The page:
Using in vitro experimental models of both SAOS-2 (non-metastatic) and 143-b (metastatic) osteosarcoma cell lines and Western blot analysis, we have demonstrated that basal levels of molecular chaperone BiP (Binding immunoglobulin protein, or GRP-78) and peIF2α (phospho-eukaryotic initiation factor 2 alpha), both markers of the UPR, were higher in SAOS-2 than 143-b cells. We also show that both these markers were further up-regulated upon exposure to hypoxia, as evidenced by the increase in banding intensity in both SAOS-2 and 143-b cells. Furthermore, analysis of another UPR marker, ATF6 (activating transcription factor 6) showed that basal levels of active nuclear ATF6 were slightly higher in SAOS-2 cells than in 143-b cells. However, unlike the other UPR markers these levels were significantly reduced upon exposure to hypoxia (0.1% O2). In addition to hypoxia, treatment with Cisplatin also had similar effects on the expression of aforementioned UPR markers: BiP and peIF2α. We found that the 143-b OS cells were more sensitive to the Cisplatin treatment than the SAOS-2 OS cells, and thus more prone to cell-mediated death.
Our findings shed light on the unknown mechanisms underlying chemotherapeutic drug resistance in osteosarcoma patients. Our research may lead to novel therapies that seek out and destroy the chemoresistant OS cells within the hypoxia core of tumors, thereby preventing survival and metastasis, and ultimately improving the chances of survival amongst OS patients.

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Date Created
  • 2014-05

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Novel siloxane nanoprobes for molecular and cellular imagin

Description

Oxygen delivery is crucial for the development of healthy, functional tissue. Low tissue oxygenation, or hypoxia, is a characteristic that is common in many tumors. Hypoxia contributes to tumor malignancy

Oxygen delivery is crucial for the development of healthy, functional tissue. Low tissue oxygenation, or hypoxia, is a characteristic that is common in many tumors. Hypoxia contributes to tumor malignancy and can reduce the success of chemotherapy and radiation treatment. There is a current need to noninvasively measure tumor oxygenation or pO2 in patients to determine a personalized treatment method. This project focuses on creating and characterizing nanoemulsions using a pO2 reporter molecule hexamethyldisiloxane (HMDSO) and its longer chain variants as well as assessing their cytotoxicity. We also explored creating multi-modal (MRI/Fluorescence) nanoemulsions.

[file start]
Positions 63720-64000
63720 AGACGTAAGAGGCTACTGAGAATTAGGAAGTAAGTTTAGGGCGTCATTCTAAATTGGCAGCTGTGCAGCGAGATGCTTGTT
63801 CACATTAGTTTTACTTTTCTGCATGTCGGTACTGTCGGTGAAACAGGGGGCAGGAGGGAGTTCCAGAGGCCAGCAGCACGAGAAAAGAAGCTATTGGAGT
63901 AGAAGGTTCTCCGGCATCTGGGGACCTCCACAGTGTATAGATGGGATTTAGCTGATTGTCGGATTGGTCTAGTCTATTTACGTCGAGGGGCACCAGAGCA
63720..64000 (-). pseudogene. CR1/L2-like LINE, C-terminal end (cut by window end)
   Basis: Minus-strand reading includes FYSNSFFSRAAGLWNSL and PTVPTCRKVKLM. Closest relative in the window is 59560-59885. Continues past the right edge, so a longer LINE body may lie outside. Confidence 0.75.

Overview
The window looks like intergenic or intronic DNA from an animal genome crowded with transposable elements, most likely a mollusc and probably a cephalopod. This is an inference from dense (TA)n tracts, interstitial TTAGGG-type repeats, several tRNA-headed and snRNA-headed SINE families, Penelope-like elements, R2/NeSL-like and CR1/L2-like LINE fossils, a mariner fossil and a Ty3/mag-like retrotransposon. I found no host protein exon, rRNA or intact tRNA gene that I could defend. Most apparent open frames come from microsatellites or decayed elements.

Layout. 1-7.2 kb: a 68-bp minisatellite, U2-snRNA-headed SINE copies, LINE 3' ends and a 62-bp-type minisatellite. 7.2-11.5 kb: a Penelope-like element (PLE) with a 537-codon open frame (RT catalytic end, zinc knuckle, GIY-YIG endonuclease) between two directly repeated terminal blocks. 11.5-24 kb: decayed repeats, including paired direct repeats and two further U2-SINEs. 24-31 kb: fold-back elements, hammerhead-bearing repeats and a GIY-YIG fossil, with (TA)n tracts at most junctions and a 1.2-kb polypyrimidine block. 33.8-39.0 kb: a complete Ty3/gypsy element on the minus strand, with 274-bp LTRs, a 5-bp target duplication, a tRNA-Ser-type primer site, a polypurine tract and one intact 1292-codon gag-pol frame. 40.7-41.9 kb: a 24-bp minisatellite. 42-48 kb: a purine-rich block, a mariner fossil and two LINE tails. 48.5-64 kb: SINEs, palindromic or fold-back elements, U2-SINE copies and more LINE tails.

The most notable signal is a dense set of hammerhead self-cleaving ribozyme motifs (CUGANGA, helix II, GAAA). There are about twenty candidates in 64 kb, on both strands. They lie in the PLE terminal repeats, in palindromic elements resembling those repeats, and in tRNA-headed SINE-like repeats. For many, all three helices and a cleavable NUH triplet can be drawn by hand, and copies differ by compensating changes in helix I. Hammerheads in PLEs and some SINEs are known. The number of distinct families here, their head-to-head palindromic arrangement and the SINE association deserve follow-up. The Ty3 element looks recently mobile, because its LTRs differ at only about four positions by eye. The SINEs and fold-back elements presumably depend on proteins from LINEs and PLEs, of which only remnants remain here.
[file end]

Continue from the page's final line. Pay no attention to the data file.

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Date Created
  • 2013-05

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MRI Guided Analysis of Changes in Tumor Oxygenation in Response to Hypoxia Activated/Targeted Therapeutics

Description

A tumor is a heterogeneous combination of proliferating tumor cells, infiltrating immune cells and stromal components along with a variety of associated host tissue cells, collectively termed the tumor microenvironment

A tumor is a heterogeneous combination of proliferating tumor cells, infiltrating immune cells and stromal components along with a variety of associated host tissue cells, collectively termed the tumor microenvironment (TME). The constituents of the TME and their interaction with the host organ shape and define the properties of tumors and contribute towards the acquisition of hallmark traits such as hypoxia. Hypoxia imparts resistance to cancer from chemotherapy and radiotherapy due to the decreased production of reactive oxygen species and also promotes angiogenesis, malignant progression and metastasis. It also provides a powerful physiological stimulus that can be exploited as a tumor-specific condition, allowing for the rational design of anticancer hypoxia-activated pro-drugs (HAP). Accurate evaluation of tumor oxygenation in response to therapeutics interventions at various stages of growth should provide a better understanding of tumor response to therapy, potentially allowing therapy to be tailored to individual characteristics. The primary goal of this research was to investigate the utility of prospective identification of hypoxic tumors, by two different Magnetic Resonance Imaging (MRI) based oximetry approaches, in successful treatment with hypoxia activated therapy. In the present study, I report the utility of these two techniques 1) PISTOL (Proton Imaging of Siloxanes to map Tissue Oxygenation Levels) and 2) use of a hypoxia binding T1 contrast agent GdDO3NI in reporting the modulations of hypoxia pre and post hypoxia activated therapies in pre-clinical models of cancer. I have performed these studies in non-small cell lung cancer (NSCLC) and epidermoid carcinoma (NCI-H1975 and A431 cell lines, respectively) as well as in patient derived xenograft models of NSCLC. Both the oximetry techniques have the potential to differentiate between normoxic and hypoxic regions of the tumor and reveal both baseline heterogeneity and differential response to therapeutic intervention. The response of the tumor models to therapeutic interventions indicates that, in conjunction with pO2, other factors such as tumor perfusion (essential for delivering HAPs) and relative expression of nitroreductases (essential for activating HAPs) may play an important role. The long term goal of the proposed research is the clinical translation of both the MRI techniques and aiding the design and development of personalized therapy (e.g. patient stratification for novel hypoxia activated pro-drugs) particularly for cancer.